I received a call regarding a consult for a patient with a sodium of 105.
The patient is a 60 year old caucasian woman who had been started on chlorthalidone 3 days prior to admission. Her physician had been wrestling with hypertension and changed her from 25 mg of hydrochorothiazide to 50 mg of chlorthalidone. (The internist was keeping up with her American Journal of Hypertension. Though 50 mg is a whole lotta chlorthalidone.)
|Both figures are from Ernst Et al. Hypertension 2006|
She was admitted with hypovolemic hyponatremia. She was given a bolus of 500 mL of normal saline in the ER and the sodium went up to 108. Additionally her potassium was 2.7 and her magnesium and phosphorous were low. She was started on potassium chloride and sodium phosphate prior to being transferred to the ICU. When I called the nurse I was told the intensivist planned on starting her on 3% saline.
I was immediately worried about overcorrecting her sodium and developing osmotic demyelination syndrome from 3% saline and aggressive correction of her potassium. Tom Berl had come and spoken to our fellow and had put the fear of potassium in me by discussing a case that was triggered by potassium repletion. From the case report:
This patient was at risk of overcorrection because she had two of the most common clinical settings in which such overcorrection occurs: thiazide use and hypovolemia.Patients with hypovolemic hyponatremia send conflicting signals to the hypothalamus regarding ADH release. The volume deficiency stimulates ADH (if the body volume deficient, let's not lose any water via the kidneys) and low osmolality surpresses ADH (the body is too diluted so let's lose some water to bring the concentration up). In the case of this conflict, volume rules. As I tell my medical students,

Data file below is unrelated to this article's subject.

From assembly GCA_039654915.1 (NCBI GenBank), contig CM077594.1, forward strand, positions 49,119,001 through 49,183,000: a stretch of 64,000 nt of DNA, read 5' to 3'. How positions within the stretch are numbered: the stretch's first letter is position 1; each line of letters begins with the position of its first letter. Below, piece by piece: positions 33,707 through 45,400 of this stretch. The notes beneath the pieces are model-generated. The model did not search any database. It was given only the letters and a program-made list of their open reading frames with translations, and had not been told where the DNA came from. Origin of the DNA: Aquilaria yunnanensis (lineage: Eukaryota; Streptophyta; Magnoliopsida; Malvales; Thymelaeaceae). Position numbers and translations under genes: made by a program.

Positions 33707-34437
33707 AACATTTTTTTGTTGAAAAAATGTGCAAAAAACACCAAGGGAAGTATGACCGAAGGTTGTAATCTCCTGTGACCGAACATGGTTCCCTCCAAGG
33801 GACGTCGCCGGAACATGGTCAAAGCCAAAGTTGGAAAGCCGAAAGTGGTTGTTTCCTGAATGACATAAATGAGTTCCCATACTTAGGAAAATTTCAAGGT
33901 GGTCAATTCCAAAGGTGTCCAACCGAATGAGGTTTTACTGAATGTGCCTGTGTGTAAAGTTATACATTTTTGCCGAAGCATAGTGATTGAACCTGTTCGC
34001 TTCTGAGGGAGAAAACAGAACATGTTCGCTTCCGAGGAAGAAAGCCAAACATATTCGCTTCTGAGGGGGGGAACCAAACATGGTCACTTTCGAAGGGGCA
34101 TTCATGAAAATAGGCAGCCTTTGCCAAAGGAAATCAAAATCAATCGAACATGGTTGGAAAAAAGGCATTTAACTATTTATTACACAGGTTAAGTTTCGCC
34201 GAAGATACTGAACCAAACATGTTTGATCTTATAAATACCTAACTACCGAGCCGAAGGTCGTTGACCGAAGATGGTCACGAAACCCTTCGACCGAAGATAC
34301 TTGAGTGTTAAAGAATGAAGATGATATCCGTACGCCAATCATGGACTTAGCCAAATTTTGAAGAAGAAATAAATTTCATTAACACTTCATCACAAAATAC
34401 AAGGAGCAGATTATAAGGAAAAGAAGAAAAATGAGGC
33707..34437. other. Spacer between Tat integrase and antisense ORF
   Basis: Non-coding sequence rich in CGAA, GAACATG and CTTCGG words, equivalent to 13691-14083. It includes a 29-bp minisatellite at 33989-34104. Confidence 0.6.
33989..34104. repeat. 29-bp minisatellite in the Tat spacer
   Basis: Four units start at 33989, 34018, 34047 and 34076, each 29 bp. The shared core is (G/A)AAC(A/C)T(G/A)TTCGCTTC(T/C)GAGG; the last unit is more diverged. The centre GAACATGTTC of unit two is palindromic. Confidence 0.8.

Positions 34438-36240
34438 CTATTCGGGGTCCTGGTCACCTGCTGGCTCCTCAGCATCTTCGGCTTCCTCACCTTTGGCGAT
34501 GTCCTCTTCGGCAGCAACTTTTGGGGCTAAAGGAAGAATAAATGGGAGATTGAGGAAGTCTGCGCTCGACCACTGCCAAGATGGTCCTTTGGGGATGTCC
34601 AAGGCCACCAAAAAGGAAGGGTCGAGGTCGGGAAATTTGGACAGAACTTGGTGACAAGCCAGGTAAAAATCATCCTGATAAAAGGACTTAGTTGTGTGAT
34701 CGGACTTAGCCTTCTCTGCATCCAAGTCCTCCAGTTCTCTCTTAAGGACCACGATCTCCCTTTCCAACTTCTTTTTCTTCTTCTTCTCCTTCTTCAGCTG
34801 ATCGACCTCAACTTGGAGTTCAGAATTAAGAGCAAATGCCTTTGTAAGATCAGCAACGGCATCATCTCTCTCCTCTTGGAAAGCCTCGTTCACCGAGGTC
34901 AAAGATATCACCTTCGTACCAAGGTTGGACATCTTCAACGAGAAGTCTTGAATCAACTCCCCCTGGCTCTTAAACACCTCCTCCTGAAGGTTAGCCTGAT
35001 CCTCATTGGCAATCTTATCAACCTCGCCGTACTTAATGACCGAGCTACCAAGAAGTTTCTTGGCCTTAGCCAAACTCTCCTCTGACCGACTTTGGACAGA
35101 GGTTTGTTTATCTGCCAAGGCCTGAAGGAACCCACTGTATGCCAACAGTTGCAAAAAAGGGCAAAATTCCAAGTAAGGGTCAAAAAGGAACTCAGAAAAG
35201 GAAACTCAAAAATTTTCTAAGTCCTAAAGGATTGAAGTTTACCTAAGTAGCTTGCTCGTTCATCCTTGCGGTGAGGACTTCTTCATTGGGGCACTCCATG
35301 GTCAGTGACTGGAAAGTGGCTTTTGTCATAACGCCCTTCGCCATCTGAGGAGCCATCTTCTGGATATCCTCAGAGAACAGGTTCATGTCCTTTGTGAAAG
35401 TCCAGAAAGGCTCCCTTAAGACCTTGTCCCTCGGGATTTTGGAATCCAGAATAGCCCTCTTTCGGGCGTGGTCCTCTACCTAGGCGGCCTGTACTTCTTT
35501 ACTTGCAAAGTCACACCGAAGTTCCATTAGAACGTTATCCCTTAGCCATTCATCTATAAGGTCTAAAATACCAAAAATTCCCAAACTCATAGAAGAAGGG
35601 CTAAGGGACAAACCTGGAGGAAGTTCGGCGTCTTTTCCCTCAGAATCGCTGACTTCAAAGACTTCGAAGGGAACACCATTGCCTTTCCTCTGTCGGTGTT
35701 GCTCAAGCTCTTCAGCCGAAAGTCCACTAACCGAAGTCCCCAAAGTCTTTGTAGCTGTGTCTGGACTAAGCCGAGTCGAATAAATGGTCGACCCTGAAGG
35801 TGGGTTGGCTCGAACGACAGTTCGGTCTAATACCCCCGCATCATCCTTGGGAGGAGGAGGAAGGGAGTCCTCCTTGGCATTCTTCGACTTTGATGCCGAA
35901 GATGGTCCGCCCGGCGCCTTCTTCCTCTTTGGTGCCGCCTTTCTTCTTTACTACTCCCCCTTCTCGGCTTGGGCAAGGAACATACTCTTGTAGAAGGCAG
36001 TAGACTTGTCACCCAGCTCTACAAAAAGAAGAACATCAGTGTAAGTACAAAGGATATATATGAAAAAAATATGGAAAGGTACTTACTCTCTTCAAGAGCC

Remember the ABC's, Airway, breathing and circulation. O for osmoregulation is way down in the alphabet.The problem of rapid correction occurs when you correct the volume deficiency and all of the sudden the hypothalamus asks itself, why am I releasing any ADH with an osmolality of 260?
To protect this patient I told the nurse to decrease the normal saline to 100 mL per hour and to call me if the urine output goes over 200 per hour. We also started checking the sodium every six hours and I ordered urine osmolality, sodium and potassium.
Her sodium started to rise slowly, the urine output increased but never resembled Niagra. After two days her sodium was in the 120s her urine still appeared volume depleted and volume status began to look wet. She developed wheezes and she had a few rales. We had to abandon the normal saline. We started tolvaptan. She received 30 mg once and then 15 mg the next day after she had a brisk response. After that her urine electrolytes resembled SIADH.
Once the sodium crossed 130 I stopped the tolvaptan, restricted her free water, and added a gram of sodium chloride twice a day. Her sodium stabilized around 130.
Around this time I sent a renin aldo ratio. I usually order these before I start a patient on aldactone, because after you start it you need to wash them out for weeks prior to checking for primary hyperaldosteronism. Our patient had difficult to treat hypertension and hypokalemia on admission, so I checked it. I just found out that it came back positive. The high aldosterone was after we had corrected her volume deficiency. I think it is primary, and this may explain why she had persistently low urine sodiums despite successful volume resuscitation.
We looked for a cause of the SIADH, but couldn't find anything. No narcotics, no pulmonary disease, no malignancy, normal TSH and cortisol, no anti-depressants. She had a normal non-contrast head CT scan on admission. I even ordered a contrasted CT scan of the chest to make sure she didn't have a cancer in there. Nothing. Idiopathic SIADH hiding behind, at least initially, volume depletion and in the background of primary hyperaldosteronism. Strange case.